I have been talking to voters through-out the campaign in fits and spurts. I decided a few months ago that I was going to block myself off on my calendar for this week for one last campaign walk. I thought when I did it that this week the final message of my campaign would be summarizing why people should vote for me and not my opponent. Instead I find myself telling voters what they should even vote at all. One woman asked me if I was running unopposed, to which I said yes. Then she asked if any of the other races when she votes next week are opposed and I said no, the municipal judge, circuit judges, and school board candidates are all unopposed. Then she asked me why she should even vote at all....I didn't have a good answer.
As I talk to people I like to have something to hand them. This week I am handing out postcards I had printed to send out in case I had an announced candidate back in January. I didn't want them to go to waste, plus they have a nice spot to write a note in case they are not home. I approached one house yesterday and rang the doorbell. An older lady answered and I handed her one of my postcards, introduced myself, and reminded her to vote next Tuesday. She handed the postcard back and thanked me but informed me she would be voting for Mike (Walsh). I explained to her that I wasn't running against Mike (Walsh), that there are 2 seats per district and that he is in the middle of a 4-year term and that I was running for the other seat. So she asked who I was running against, I told her I was unopposed. She thanked me and told me she would be voting for Mike. It occurred to me at that moment as it has before that we need to do a better job of explaining to people how the system works.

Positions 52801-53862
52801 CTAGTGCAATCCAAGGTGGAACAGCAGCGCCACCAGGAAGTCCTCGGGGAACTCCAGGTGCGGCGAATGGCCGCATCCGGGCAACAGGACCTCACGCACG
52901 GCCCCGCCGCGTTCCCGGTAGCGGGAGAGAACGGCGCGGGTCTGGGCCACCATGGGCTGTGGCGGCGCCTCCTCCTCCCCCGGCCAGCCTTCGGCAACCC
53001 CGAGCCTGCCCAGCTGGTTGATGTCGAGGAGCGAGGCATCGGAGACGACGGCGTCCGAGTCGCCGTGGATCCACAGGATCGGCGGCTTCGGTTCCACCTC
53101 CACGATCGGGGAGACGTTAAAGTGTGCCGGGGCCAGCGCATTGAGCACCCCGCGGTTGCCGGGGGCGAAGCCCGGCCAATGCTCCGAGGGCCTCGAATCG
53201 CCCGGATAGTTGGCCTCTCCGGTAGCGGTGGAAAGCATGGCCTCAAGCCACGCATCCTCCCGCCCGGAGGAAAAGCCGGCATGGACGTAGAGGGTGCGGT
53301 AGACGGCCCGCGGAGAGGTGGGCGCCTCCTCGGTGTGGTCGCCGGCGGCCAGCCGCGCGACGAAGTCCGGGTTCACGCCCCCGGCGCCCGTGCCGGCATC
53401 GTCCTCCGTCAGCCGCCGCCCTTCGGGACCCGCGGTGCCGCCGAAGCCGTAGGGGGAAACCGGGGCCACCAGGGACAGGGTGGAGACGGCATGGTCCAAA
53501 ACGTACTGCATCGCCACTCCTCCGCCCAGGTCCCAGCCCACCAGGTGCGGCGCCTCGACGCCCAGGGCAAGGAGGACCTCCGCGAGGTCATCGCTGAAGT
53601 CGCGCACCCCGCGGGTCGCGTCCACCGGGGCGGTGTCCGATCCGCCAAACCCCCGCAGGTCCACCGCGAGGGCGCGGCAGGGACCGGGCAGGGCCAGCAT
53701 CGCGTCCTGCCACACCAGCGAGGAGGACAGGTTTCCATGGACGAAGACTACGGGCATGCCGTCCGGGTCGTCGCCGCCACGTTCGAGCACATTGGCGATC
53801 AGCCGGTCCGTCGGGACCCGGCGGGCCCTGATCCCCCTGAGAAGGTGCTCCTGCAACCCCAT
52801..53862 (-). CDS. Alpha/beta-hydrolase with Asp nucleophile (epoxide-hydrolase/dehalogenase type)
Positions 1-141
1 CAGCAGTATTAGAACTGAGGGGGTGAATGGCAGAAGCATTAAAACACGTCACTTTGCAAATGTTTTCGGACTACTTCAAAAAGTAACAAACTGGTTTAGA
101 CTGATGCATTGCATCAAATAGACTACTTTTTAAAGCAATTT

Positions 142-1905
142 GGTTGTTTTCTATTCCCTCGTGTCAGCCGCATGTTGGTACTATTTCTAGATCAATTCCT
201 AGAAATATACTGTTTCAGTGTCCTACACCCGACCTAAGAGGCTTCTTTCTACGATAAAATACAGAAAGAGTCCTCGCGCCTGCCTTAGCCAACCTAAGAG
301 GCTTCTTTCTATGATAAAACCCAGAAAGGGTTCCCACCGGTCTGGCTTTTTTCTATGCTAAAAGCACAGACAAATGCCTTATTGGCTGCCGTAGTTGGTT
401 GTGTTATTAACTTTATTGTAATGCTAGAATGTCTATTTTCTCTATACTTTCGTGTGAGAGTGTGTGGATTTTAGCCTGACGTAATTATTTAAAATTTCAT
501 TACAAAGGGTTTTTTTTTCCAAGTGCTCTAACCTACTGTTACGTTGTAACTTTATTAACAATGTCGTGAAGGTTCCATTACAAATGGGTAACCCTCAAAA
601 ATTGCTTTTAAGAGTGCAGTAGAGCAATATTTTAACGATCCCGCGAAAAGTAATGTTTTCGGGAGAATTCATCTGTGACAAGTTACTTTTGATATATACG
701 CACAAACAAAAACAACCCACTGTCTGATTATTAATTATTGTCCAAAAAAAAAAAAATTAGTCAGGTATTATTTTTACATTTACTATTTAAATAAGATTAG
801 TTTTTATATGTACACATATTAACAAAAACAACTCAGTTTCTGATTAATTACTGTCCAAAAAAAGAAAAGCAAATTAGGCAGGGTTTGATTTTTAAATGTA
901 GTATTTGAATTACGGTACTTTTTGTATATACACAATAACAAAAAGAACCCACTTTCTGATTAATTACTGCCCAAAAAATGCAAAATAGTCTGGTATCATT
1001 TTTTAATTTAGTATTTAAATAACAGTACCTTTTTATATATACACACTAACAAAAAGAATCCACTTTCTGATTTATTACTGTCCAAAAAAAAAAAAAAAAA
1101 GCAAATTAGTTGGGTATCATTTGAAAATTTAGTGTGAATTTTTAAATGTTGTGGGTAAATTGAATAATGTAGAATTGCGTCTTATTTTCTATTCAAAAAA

On another block I rang the doorbell of some people I knew. When they answered the door the first thing they said was-- You're unopposed, why are you out campaigning? I had an easy answer to that one, I owe it to the voters. At the very least voters in the 5th district deserve to meet their representative and put a face to the name. At the very least the candidate needs to talk to voters to find out what is on their mind.
Look for me again today and through the rest of the week, let me know what is on your mind. Oh and by the way...I'm not running against Mike.
I spent this evening at the Wauwatosa Women’s Club where the Wauwatosa Republican’s hosted an aldermanic candidate forum. I was not asked to participate because I am running unopposed. I wanted to go and listen to what the candidates from the districts where the races are contested had to say and where they stood on the issues, after all I will be working with some of these people in just a few weeks.